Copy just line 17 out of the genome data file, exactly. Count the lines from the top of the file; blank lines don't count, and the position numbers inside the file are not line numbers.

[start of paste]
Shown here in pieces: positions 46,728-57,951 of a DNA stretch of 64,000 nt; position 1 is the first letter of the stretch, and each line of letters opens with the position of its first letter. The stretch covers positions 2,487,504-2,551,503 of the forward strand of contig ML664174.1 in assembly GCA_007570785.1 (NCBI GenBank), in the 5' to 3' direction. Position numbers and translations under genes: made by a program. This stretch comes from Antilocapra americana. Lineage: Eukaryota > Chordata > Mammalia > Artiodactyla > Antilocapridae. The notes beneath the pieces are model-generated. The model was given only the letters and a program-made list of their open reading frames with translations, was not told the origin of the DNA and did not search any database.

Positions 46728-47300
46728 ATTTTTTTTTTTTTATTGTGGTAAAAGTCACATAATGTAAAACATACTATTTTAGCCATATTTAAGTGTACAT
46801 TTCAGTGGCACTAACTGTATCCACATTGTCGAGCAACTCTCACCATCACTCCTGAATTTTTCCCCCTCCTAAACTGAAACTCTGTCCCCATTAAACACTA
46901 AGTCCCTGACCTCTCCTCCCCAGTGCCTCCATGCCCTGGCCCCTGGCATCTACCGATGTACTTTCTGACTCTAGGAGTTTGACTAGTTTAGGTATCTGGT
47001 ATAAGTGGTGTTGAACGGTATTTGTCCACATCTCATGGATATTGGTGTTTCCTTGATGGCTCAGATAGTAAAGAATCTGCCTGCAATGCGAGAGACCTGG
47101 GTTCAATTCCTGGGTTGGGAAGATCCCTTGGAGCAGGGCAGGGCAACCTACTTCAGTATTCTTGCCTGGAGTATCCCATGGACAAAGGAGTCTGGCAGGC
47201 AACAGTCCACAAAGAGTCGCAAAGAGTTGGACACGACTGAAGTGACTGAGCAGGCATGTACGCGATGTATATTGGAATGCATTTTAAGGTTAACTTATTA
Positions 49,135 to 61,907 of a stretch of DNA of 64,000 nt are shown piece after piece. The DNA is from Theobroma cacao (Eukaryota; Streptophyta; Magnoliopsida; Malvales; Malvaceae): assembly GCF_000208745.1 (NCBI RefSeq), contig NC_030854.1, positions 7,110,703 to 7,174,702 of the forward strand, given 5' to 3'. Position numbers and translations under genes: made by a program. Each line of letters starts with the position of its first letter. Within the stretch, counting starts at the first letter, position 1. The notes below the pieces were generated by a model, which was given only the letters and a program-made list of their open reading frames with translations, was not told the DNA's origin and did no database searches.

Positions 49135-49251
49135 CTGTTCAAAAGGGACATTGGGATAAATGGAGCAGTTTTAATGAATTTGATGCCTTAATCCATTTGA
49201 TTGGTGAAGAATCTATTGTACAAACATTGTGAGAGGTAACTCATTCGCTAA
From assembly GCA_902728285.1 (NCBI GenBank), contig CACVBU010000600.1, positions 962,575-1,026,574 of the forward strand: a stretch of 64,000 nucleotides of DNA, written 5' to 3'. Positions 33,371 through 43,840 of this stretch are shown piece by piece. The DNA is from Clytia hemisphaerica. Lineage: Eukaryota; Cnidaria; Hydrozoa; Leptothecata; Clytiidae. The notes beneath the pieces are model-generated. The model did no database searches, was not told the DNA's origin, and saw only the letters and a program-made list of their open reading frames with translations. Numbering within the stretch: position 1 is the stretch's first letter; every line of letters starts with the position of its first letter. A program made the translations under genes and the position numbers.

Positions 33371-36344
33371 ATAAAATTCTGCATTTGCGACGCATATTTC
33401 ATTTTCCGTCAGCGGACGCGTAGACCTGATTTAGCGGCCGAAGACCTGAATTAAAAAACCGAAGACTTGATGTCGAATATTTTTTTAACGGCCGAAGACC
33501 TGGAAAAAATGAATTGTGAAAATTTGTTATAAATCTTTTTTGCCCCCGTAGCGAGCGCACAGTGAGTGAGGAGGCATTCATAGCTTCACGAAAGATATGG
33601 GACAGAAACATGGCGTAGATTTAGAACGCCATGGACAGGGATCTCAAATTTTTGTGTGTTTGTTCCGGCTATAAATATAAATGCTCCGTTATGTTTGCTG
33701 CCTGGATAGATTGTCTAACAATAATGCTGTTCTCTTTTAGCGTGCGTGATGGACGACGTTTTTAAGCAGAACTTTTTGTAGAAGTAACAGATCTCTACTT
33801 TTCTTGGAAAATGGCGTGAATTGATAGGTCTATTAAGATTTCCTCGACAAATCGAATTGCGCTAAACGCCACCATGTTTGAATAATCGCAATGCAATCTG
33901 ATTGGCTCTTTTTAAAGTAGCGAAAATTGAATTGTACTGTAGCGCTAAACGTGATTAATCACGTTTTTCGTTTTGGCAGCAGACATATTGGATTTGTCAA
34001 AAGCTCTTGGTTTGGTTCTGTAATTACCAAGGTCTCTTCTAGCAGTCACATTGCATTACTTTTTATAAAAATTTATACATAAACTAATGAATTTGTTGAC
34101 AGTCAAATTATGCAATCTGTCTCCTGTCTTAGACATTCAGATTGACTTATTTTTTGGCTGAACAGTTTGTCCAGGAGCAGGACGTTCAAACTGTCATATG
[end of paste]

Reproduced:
33501 TGGAAAAAATGAATTGTGAAAATTTGTTATAAATCTTTTTTGCCCCCGTAGCGAGCGCACAGTGAGTGAGGAGGCATTCATAGCTTCACGAAAGATATGG